For a very long time, the initial treatment chosen for a patient with severe pain due to tennis elbow was a cortisone injection. Cortisone is a steroid and a strong anti-inflammatory. Initially most of these injected patients were very satisfied , but many patients note that when the injection wears off, they feel worse than they did prior to the injection.
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The author, Gretchen Reynolds cites a recent Lancet-published review of over 40 more recent clinical trials involving people with tendon injuries, mostly Tennis Elbow. The review showed that in the short term it was clear that Cortisone shots did provide quick and significant pain relief – No surprise there.
Lateral epicondylitis or tennis elbow is a painful and functionally limiting entity affecting the upperextremity and is frequently treated by hand surgeons. Corticosteroid injection is one of the most common interventions for lateral epicondylitis or tennis elbow. Here, a review of the medical literature on this treatment is presented.
“The traditional treatment for lateral epicondylitis, or tennis elbow, is to use physical therapy followed by a cortisone injection to relieve pain,” Dr. Scofield explains. “Cortisone injections are popular because they’ve been used for decades, they are affordable, and insurance covers them.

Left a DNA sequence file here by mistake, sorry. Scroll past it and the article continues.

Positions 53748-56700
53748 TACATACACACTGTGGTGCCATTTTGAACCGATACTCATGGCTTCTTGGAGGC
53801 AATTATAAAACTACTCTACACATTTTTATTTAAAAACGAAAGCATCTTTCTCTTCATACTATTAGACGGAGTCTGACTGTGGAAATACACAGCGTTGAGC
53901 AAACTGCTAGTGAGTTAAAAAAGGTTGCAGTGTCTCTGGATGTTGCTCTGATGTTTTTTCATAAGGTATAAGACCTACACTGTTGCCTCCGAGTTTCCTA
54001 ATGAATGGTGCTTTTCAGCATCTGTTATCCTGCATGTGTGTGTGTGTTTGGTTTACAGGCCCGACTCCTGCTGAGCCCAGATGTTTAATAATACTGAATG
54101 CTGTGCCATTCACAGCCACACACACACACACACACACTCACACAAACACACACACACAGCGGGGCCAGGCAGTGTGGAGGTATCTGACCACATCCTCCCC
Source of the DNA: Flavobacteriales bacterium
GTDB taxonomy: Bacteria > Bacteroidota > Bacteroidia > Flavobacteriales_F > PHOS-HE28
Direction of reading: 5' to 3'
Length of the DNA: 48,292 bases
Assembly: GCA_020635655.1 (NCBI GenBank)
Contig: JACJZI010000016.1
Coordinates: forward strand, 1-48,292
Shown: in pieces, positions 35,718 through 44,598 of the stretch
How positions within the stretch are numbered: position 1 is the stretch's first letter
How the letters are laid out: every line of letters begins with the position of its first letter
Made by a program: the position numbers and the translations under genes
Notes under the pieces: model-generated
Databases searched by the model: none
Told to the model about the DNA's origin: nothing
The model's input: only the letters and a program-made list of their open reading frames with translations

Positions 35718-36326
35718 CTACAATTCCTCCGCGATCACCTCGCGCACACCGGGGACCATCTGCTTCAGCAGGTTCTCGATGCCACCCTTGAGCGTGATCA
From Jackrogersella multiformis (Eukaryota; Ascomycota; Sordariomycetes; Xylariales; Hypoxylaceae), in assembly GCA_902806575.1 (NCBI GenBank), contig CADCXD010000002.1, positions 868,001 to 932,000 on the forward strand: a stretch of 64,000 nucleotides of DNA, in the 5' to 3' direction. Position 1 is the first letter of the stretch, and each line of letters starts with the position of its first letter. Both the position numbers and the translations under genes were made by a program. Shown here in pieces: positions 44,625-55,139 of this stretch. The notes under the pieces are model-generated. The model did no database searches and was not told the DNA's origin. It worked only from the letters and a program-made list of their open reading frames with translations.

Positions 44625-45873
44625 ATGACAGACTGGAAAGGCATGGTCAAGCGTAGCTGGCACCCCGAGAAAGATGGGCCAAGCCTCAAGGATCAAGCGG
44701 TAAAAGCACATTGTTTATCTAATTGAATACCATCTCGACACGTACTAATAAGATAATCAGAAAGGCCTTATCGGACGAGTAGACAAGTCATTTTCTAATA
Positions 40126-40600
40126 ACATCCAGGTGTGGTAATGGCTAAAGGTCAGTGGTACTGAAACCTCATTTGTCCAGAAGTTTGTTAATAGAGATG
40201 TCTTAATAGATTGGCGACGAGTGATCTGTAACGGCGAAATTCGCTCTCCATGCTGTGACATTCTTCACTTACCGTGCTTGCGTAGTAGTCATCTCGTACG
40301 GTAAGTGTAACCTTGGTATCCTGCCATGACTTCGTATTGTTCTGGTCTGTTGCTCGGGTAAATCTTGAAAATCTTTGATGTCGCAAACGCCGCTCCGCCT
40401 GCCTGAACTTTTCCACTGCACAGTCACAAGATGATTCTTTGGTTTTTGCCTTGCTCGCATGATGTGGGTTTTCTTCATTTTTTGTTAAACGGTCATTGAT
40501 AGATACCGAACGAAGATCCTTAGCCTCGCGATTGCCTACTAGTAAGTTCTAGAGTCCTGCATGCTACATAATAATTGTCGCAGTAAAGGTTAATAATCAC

Objectives: To compare the early effects of local corticosteroid injection, naproxen, and placebo as treatments for tennis elbow in primary care. Specifically, to find out whether the extra pain reduction experienced by patients who are given the steroid injection in the short-term would be realized within the first 5 days of treatment and to attempt to assess how much extra pain may be associated with the injection initially.
If symptoms persist, your clinician may recommend a corticosteroid injection. This often provides immediate relief, but don't take that as a go-ahead to return to activities that aggravate tennis elbow. After the injection, you'll be given a program to follow that includes rest, ice, and acetaminophen, followed by physical therapy.
Go to the doctor with an aching elbow, and the prescription may well be a cortisone shot. Ah, relief! But that short-term gain may make for long-term pain. There's mounting evidence that cortisone...
Oct. 21, 2010 -- Corticosteroid injections, better known as cortisone shots, provide short-term pain relief for tendon problems such as tennis elbow but may be worse than other treatments later on...
Ultrasonic tenotomy (TENEX procedure). In this procedure, under ultrasound guidance, a doctor inserts a special needle through your skin and into the damaged portion of the tendon. Ultrasonic energy vibrates the needle so swiftly that the damaged tissue liquefies and can be suctioned out. Surgery.
The injections usually contain a corticosteroid medication and a local anesthetic. Often, you can receive one at your doctor's office. Because of potential side effects, the number of shots you can get in a year generally is limited.